The simple power of b-sides

The digital native generation has never experienced owning music in the form of a physical tape or disc. CD’s have become relics, as useless as 8-track tapes. Growing up in the 80’s (the heyday of the cassette tape), moving to CD’s in the 90’s, and then to streaming radio, podcasts, and downloads in the last decade, I have to acknowledge the leaps & bounds that the music industry has made in improving the quality, portability, and durability of their product. However, since I spend a decent amount of my time listening to DJ’s playing old vinyl, I sometimes ponder other aspects of what was better, worse, or just different with the old modes of distribution.

One big difference: iTunes lets you buy any single song, one at a time. We’ve always had singles, and record companies have always pushed individual songs rather than whole albums, but we’ve lost an important piece of the concept: the b-side.

B-sides gave artists a chance to show you something different. They knew you were buying the single for the a-side, and that you’d buy it no matter what was on the flip side of it. So the b-side gave artists the freedom to experiment, and show you a side of their personality that was a little less of a surefire hit.

Full albums could also show off an artists’ range, but they didn’t have the same power to highlight an individual song. With a single, whether it was a 45 rpm record or a cassette single, your attention was drawn simply to just two focal points: the main hit that was being pushed, and one other “why don’t you check this out” suggestion. In most albums, it’s easy to pick out the intended hit songs, but harder to distinguish the potential sleeper hits from the lower-quality filler songs.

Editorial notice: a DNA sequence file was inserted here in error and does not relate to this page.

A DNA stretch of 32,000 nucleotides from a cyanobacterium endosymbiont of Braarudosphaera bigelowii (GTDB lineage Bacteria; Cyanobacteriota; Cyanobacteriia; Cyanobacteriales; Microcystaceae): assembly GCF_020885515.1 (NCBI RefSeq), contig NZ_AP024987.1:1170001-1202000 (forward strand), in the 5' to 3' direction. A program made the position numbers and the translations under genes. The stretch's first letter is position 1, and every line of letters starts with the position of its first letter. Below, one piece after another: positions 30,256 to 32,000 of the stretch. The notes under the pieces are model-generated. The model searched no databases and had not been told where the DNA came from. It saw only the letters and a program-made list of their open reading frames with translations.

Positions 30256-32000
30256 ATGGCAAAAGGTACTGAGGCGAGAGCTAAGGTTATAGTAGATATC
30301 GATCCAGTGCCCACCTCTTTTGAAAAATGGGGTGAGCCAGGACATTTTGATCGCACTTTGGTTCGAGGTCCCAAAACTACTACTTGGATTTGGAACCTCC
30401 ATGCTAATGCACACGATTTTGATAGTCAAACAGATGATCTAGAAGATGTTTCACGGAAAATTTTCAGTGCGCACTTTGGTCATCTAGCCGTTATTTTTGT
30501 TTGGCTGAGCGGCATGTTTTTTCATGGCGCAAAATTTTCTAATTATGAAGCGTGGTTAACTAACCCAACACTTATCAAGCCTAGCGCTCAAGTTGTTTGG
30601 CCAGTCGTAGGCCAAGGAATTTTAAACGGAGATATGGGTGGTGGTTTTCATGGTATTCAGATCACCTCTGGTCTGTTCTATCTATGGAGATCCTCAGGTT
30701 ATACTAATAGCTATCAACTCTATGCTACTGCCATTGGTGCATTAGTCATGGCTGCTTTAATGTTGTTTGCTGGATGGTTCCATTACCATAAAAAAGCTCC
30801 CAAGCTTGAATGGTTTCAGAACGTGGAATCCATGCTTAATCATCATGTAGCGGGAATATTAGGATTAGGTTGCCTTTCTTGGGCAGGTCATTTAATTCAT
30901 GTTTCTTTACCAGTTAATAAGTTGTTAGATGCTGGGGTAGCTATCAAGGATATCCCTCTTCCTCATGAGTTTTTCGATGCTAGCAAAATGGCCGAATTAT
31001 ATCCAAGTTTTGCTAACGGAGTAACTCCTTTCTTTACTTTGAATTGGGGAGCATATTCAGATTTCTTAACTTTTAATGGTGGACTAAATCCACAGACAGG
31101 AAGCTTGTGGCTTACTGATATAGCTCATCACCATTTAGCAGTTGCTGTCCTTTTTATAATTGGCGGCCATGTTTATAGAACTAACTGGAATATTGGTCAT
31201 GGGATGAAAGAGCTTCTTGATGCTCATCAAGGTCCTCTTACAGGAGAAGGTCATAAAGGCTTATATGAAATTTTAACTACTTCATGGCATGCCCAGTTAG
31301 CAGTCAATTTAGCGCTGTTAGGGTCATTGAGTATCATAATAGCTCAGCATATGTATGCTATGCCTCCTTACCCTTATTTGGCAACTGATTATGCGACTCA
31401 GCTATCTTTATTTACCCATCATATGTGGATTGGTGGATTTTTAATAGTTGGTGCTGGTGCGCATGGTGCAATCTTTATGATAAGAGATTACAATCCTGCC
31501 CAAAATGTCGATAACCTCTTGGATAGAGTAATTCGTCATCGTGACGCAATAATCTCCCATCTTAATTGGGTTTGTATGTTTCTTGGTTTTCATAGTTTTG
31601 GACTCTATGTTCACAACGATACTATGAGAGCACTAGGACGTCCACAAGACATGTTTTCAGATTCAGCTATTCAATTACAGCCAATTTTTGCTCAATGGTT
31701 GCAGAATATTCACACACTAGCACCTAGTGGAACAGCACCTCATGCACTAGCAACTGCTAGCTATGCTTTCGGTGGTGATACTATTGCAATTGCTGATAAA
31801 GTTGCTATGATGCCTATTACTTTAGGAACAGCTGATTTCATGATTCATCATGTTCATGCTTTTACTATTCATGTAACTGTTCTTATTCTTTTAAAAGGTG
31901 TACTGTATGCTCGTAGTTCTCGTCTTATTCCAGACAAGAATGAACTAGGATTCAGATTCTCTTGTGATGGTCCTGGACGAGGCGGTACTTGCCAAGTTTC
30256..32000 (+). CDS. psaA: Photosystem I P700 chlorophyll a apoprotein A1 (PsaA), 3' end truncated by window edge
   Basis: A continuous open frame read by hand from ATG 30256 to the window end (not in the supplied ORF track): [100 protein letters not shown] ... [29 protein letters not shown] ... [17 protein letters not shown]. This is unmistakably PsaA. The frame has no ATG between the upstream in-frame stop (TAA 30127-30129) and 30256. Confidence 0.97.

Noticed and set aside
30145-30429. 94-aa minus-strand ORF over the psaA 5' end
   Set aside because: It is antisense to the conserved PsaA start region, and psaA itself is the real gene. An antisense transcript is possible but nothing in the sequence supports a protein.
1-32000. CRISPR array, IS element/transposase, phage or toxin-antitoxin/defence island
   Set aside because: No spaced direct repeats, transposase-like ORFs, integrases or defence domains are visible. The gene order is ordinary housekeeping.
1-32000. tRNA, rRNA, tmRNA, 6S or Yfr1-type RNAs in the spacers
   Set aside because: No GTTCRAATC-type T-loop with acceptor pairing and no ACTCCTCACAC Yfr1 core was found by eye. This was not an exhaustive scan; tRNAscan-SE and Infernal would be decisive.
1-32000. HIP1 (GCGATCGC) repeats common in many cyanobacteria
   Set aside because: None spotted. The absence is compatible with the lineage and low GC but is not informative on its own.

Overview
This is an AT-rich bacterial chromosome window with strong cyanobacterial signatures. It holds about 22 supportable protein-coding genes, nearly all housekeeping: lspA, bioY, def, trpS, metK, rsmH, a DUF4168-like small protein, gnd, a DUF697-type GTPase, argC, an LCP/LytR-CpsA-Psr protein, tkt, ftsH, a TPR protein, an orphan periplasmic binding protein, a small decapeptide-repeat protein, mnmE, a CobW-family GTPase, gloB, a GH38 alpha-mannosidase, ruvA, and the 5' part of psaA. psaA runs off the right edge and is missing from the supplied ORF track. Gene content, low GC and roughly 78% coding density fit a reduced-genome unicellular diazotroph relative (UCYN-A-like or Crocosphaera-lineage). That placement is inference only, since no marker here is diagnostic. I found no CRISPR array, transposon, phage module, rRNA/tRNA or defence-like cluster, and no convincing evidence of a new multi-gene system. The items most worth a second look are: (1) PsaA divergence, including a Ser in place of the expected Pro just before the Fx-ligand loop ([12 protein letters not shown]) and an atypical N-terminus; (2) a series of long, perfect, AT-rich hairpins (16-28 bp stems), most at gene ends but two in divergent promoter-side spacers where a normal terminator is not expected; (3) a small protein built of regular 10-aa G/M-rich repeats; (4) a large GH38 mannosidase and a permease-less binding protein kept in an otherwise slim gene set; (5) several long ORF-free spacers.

Several times I’ve heard DJ’s talk about the b-side of a 45 taking off as a surprise hit, leaving the a-side in the dust and sometimes even launching or redefining the artists career. Would that be possible today? Maybe the wisdom of the crowd could succeed in anointing a deserving #2 track, but there’s something lost, I think.

From a quick google search, it looks like Apple tried a “digital 45” concept in 2009, but I don’t see any recent mentions of it.

In my job as development director at Numara Software, we sometimes debate the packaging of new features and fixes, whether to release them in yearly big releases (like albums), in a steady stream of individual improvements (such as I see Google doing with their apps that I use), or somewhere in the middle, such as smaller releases containing just a couple of enhancements and a small number of fixes. It seems to me that the “somewhere in the middle” has a lot of power for both the vendor and the customer, much like the 45. Imagine if every release only had 2-3 features. It would force the vendor to make sure that every feature is great, because with only a couple of features in the release, every feature is in the limelight. In return, it gives the vendor a powerful chance to draw attention to a “sleeper hit” type of feature that might otherwise be obscured in a pages-long list of what’s new.

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